Free Agent Market Presents Many Options For Tribe
Mike B. | On 13, Nov 2011
Chris Antonetti and Manny Acta have made the message very clear, Matt LaPorta is no longer the starting first baseman for the Cleveland Indians. The centerpiece of the C.C. Sabathia trade has played his way out of favor through increasing strikeouts, mediocre defense and lethargic play. With the Tribe’s new “all-in” strategy, the organization is certain to find another full-time option to play first base.
While the Indians might be all-in, the organization can’t mortgage enough salary to try to sign Albert Pujols or Prince Fielder. The necessary salary to try and sign either player would cripple the team’s short term and long term plans. Luckily, the market presents other options available than the two mega stars.
In addition to the Tribe’s need for a first baseman, they are still thirsty for a right-handed power hitter in the middle of the order. One of the Indians possibilities to fill both roles could be Michael Cuddyer. The right-handed slugger will be 33 years old on Opening Day and can play not just first base, but second, third and the outfield. The former Twins star hit .284 with 20 home runs in 2011.
Considering the Indians have needs in both left field and first base, Cuddyer could fill both roles on occasion. Likewise, Cuddyer can play third and second base if Lonnie Chisenhall or Jason Kipnis were to struggle. However, Cuddyer is seen as a key free agent target by many teams, including the Phillies, Red Sox, Rockies and Twins. It is expected that it might take about a four year, $40-45 million contract to sign the utility man. The length of the contract could serve as a deterrent for the Tribe.
Another unique option could be third baseman, Aramis Ramirez. The former gold glove third baseman could be an option if he were willing to move to first base, at least on a part time basis. Acta has also been candid in admitting that Chisenhall still has a lot to prove. Ramirez, who is also 33 and hit .306, with 28 home runs last season, would move right in to the clean up position in the lineup.
If Ramirez would move to first base, he could still play third when facing a tough left handed pitcher that would move Chisenhall to the bench and when Carlos Santana needed to play first base and receive a day off from behind the plate. Ramirez would also help shore up an infield defense that is in need of improvement since it has three ground ball pitchers in the starting rotation. It might take a three-year, $33-36 million contract to hold off the Tigers, Cubs and Orioles from signing the third baseman.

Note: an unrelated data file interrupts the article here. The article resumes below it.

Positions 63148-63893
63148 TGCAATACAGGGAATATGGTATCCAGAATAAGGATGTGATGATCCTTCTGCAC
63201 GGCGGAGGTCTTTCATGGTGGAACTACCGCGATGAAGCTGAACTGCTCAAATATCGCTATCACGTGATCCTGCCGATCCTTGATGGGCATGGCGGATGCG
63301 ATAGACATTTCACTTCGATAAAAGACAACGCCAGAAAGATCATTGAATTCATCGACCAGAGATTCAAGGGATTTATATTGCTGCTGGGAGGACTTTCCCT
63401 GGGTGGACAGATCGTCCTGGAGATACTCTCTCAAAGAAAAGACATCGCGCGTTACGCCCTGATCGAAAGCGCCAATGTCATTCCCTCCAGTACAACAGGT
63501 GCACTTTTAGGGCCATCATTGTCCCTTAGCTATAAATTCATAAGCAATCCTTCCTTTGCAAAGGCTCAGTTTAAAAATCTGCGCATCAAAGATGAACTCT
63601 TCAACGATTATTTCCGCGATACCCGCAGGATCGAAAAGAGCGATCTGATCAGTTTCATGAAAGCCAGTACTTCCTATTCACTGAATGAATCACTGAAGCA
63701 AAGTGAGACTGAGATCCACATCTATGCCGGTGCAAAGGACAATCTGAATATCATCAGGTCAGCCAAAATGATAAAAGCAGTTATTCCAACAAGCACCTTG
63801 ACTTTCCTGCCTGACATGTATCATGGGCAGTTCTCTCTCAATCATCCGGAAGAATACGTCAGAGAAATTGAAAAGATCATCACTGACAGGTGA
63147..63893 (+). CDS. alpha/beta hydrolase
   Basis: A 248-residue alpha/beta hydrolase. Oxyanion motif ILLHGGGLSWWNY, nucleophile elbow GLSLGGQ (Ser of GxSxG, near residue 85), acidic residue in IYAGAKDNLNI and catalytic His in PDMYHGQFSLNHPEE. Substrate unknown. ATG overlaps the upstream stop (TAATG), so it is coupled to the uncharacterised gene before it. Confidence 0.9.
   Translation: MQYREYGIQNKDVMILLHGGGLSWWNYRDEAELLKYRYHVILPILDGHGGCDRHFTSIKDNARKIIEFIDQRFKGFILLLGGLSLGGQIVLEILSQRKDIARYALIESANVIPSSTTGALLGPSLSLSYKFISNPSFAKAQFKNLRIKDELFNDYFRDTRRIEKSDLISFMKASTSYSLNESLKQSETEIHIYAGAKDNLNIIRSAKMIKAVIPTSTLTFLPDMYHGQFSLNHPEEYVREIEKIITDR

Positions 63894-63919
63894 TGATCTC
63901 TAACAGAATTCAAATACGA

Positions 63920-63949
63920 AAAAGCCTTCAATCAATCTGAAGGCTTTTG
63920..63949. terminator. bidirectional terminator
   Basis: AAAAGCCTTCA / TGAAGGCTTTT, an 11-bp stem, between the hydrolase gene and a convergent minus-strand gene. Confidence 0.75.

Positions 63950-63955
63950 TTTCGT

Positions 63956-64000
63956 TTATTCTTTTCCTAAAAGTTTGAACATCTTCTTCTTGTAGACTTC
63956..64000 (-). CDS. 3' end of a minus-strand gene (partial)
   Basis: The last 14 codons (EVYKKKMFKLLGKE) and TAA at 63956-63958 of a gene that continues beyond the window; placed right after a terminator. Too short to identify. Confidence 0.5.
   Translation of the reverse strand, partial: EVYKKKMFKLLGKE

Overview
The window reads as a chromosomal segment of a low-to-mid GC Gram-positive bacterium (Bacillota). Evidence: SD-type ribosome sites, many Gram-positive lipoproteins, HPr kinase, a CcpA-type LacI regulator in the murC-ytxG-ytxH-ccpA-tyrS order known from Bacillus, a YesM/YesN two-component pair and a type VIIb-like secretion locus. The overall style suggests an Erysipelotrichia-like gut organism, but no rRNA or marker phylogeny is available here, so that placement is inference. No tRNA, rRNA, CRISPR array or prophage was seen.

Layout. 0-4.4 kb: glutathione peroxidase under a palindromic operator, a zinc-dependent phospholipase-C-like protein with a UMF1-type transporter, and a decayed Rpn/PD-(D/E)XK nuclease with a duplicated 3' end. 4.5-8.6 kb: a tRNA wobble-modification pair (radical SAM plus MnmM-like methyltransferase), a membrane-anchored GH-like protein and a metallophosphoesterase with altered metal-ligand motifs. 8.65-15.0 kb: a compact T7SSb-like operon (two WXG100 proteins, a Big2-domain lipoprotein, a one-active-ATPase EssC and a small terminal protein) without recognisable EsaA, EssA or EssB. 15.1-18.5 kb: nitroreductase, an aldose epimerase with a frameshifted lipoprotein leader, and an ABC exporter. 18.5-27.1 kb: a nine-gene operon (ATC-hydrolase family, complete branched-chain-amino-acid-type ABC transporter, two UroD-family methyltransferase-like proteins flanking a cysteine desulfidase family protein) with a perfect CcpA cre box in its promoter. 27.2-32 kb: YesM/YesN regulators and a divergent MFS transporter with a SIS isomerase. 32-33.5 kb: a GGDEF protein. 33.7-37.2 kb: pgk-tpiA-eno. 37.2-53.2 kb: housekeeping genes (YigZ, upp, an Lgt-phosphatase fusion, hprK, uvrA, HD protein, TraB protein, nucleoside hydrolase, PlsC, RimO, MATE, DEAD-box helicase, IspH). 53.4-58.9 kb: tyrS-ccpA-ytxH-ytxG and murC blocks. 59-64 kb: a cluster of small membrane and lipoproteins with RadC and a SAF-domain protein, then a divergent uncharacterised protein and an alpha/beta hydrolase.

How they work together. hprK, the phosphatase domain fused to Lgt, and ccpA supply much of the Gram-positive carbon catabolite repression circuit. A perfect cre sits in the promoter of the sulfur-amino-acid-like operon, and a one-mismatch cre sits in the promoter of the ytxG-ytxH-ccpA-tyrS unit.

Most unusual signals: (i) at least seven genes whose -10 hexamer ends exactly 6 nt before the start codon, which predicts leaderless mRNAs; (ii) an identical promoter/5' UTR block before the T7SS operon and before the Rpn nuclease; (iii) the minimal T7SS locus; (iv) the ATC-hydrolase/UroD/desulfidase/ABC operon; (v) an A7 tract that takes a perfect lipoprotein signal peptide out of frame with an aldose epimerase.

Several short term options for first base are available if the Indians decide not to commit the money to either of the higher price options. Carlos Pena is a slick fielding first baseman that could greatly improve the infield defense, however, the career .239 hitter has not hit that high since 2008 in Tampa Bay. Pena is also left handed and the Tribe is already very lefty heavy in their lineup. Another thing the team is heavy on is strikeouts, and Pena has struck out over 26% of the time in his career.
Pena has signed one-year deals the last two seasons, hoping to find his old stroke and would probably be interested in another one year deal, valued at $8-10 million. Pena’s low batting average and high strikeout rate have to be serious negatives when the Indians consider dedicating that amount of their payroll to the 2012 team. If the team wanted to spend that type of salary on a player like Pena, they could have exercised Grady Sizemore’s option.
When the Rays ended their relationship with Pena before the 2011 season, they replaced him with Casey Kotchman. Kotchman, who is also a defensive plus and left handed, had a breakout season last year, hitting .306 with 10 home runs. The Rays signed him to a minor league deal before last season and the Indians would not be as lucky. They might still be able to sign the hitter to a one or two year deal, valued at $4-6 million per season. That seems to be a lot for a journeyman who has bounced through three organizations before his breakout season last year.
If no other options present themselves, the Indians could always consider Derrek Lee. The aging veteran has bounced around the last two seasons but could bring a veteran presence to the clubhouse and on the field but could have another season remaining before being relegated to designated hitter duties. However, signing a 36-year old veteran could just be signing a prime candidate for the disabled list, and if the Indians new first baseman was unavailable, the Tribe might have to revert to…Matt LaPorta.
And no one wants that.
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